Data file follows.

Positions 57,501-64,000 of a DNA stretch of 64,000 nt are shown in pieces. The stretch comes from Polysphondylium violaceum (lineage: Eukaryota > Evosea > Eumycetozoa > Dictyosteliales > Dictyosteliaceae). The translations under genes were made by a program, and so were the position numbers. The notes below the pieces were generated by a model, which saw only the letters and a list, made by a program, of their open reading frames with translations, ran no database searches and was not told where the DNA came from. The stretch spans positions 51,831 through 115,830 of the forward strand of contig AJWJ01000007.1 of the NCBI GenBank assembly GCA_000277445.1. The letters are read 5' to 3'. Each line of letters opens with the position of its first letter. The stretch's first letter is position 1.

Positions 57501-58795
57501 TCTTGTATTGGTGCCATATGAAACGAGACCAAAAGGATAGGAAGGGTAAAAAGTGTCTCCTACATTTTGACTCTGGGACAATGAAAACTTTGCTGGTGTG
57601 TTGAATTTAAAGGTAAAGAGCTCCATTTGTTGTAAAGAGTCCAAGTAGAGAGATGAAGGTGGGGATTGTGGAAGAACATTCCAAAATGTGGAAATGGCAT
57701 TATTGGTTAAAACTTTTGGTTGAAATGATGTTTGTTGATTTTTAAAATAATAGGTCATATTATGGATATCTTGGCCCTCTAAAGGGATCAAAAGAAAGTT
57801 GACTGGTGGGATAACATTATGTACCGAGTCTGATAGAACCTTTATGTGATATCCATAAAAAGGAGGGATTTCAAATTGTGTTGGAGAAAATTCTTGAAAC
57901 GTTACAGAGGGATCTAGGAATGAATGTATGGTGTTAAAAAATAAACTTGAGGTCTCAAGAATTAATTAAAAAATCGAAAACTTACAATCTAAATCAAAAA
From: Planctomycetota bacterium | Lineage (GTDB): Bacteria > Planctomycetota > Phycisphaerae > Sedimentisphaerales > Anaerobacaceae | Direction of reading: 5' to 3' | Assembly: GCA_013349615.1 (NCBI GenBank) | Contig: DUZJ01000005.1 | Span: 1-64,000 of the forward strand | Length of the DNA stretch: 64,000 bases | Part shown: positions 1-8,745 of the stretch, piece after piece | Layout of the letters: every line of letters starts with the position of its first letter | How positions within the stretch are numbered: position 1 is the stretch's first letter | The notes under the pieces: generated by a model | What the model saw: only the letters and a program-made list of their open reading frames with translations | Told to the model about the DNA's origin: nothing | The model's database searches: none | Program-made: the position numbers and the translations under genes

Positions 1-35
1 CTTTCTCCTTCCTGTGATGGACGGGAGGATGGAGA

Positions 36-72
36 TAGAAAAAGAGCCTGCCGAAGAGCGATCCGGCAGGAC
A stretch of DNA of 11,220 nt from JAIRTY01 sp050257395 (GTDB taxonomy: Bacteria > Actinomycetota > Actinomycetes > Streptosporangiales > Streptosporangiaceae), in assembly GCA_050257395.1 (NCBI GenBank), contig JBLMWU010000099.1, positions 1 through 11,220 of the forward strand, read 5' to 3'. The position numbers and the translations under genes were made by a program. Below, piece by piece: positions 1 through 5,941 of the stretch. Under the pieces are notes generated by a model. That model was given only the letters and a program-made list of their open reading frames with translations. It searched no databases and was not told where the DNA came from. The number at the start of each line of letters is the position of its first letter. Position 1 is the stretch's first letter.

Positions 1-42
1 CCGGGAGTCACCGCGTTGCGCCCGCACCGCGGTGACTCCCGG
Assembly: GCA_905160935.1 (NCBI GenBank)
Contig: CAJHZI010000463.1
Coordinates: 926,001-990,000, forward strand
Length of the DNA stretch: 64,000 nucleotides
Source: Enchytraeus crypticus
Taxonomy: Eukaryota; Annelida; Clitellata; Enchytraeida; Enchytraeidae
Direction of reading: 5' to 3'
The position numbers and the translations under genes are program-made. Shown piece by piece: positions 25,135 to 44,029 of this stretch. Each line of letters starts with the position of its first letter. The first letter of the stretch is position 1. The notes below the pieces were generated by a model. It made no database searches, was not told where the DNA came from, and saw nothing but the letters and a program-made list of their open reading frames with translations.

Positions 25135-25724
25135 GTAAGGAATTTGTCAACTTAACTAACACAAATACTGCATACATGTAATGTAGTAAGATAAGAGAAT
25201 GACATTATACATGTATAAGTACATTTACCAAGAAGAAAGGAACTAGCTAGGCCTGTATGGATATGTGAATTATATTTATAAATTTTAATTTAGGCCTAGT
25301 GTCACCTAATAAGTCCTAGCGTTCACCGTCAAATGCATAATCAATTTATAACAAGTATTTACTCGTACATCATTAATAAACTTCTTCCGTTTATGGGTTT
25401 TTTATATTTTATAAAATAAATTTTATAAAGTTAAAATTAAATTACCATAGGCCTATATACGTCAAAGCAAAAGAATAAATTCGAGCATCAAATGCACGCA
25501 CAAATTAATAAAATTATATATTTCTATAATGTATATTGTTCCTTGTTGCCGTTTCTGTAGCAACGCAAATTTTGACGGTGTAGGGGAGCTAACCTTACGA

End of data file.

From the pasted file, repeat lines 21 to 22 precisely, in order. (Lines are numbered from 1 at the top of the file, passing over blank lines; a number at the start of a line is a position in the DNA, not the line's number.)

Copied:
Taxonomy: Eukaryota; Annelida; Clitellata; Enchytraeida; Enchytraeidae
Direction of reading: 5' to 3'